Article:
A bill that would ban abortion after 18 weeks of pregnancy faced no resistance as it cleared the House Committee on Public Health, Welfare and Labor on Tuesday.
Rep. Robin Lundstrum, R-SElm Springs, the sponsor of House Bill 1439, held up a photograph of an 18-week-old fetus that appeared on the cover of Life magazine in 1965 and said the bill would make Arkansas law "catch up with science."
No one spoke against HB1439 on Tuesday. It cleared the committee in a voice vote, with no members dissenting, and now goes to the full House.
Also on Tuesday, Gov. Asa Hutchinson signed Senate Bill 149, which would ban abortion altogether, except to save the life of the mother, if the U.S. Supreme Court's 1973 decision in Roe v. Wade is overturned.
The new law was sponsored by Sen. Jason Rapert, R-Conway, and 47 House and Senate co-sponsors.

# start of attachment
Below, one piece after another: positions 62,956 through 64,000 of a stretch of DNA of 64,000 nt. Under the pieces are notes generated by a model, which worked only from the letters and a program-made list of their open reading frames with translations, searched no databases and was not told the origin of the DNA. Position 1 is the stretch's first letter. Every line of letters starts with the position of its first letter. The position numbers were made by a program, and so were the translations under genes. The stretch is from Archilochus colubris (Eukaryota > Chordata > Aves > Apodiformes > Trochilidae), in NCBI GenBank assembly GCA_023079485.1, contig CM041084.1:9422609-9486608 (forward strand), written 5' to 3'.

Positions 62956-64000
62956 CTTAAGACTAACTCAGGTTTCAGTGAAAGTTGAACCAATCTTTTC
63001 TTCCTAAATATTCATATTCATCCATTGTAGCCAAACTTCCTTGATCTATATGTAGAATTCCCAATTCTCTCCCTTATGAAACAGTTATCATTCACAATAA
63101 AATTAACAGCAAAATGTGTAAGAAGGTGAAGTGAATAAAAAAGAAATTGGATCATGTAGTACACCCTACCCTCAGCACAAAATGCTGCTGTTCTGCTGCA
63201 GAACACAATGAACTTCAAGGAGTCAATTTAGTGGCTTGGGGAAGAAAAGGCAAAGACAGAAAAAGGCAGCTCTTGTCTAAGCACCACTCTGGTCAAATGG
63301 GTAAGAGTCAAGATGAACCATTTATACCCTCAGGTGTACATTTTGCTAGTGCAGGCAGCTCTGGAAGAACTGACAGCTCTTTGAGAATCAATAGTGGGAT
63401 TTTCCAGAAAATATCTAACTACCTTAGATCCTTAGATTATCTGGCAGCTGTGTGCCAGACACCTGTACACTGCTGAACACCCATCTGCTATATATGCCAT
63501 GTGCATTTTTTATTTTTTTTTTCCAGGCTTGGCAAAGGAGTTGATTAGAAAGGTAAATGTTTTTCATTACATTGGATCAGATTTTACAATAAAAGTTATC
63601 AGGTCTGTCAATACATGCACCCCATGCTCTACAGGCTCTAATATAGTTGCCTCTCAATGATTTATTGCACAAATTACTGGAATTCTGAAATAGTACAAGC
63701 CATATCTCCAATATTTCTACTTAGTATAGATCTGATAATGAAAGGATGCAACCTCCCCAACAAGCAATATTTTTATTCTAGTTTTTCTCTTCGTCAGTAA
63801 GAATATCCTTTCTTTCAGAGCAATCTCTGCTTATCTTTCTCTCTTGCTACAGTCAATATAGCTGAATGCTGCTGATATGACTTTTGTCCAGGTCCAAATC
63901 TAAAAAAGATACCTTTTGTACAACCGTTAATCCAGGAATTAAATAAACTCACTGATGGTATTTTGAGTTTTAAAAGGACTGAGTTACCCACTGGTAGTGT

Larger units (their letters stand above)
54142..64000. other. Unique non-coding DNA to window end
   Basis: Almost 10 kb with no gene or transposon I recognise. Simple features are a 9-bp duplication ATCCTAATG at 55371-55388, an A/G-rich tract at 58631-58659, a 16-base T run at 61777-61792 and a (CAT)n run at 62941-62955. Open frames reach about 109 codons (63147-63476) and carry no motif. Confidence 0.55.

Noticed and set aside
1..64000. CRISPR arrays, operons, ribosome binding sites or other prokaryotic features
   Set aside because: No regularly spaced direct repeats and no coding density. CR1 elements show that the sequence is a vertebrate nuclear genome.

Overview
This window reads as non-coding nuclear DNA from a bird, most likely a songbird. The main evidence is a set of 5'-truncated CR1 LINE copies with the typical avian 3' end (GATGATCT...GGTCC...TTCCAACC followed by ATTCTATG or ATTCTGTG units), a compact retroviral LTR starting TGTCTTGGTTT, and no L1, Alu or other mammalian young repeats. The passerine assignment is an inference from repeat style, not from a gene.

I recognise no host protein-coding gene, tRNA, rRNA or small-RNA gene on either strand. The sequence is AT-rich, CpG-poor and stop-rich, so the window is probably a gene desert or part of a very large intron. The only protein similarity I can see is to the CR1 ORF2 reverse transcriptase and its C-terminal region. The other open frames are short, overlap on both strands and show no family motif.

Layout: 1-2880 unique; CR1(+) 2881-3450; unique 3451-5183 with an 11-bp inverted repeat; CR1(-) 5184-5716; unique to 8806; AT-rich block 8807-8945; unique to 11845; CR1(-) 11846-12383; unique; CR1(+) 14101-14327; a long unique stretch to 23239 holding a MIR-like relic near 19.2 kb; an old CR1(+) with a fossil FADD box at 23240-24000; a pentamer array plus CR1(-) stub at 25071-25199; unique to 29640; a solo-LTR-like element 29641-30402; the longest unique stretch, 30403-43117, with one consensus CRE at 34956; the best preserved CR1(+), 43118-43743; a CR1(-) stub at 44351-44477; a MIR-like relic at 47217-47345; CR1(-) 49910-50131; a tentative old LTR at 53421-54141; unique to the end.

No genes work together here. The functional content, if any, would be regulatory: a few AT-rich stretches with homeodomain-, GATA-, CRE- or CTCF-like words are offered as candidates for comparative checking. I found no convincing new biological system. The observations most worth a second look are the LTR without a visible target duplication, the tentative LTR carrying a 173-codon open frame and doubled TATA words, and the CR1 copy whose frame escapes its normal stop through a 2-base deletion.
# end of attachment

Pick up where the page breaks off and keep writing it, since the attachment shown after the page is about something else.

During Senate discussion of that measure, Rapert said, "It's time for the United States to redress and correct what many believe is a grave injustice and a crime against humanity which is being perpetuated by the decisions of Roe v. Wade."
North Dakota, South Dakota, Mississippi and Louisiana also have so-called trigger laws that would become effective if the landmark decision that legalized abortion nationwide is overturned.
Hutchinson spokesman J.R. Davis said the governor has not yet studied HB1439.
Arkansas in 2013 banned abortion after the 20th week of pregnancy after the Legislature overrode a veto by then-Gov. Mike Beebe, a Democrat.
That law was never challenged in court. Another 2013 measure that would have barred abortion after 12 weeks of pregnancy was struck down by a federal judge.
A federal judge has also blocked the state from enforcing a 2017 law barring a common second-trimester abortion procedure, known as dilation and evacuation. The state has appealed that ruling to the 8th U.S. Circuit Court of Appeals in St. Louis.
According to The Associated Press, Mississippi and Louisiana last year both enacted measures banning abortions at 15 weeks. Mississippi's ban has been blocked by a federal judge, and Louisiana's will only take effect if Mississippi's law is upheld, the AP reported.
Because of Arkansas' laws restricting access to abortion, such services are now limited to a total of three facilities in Fayetteville and Little Rock.
Metro on 02/20/2019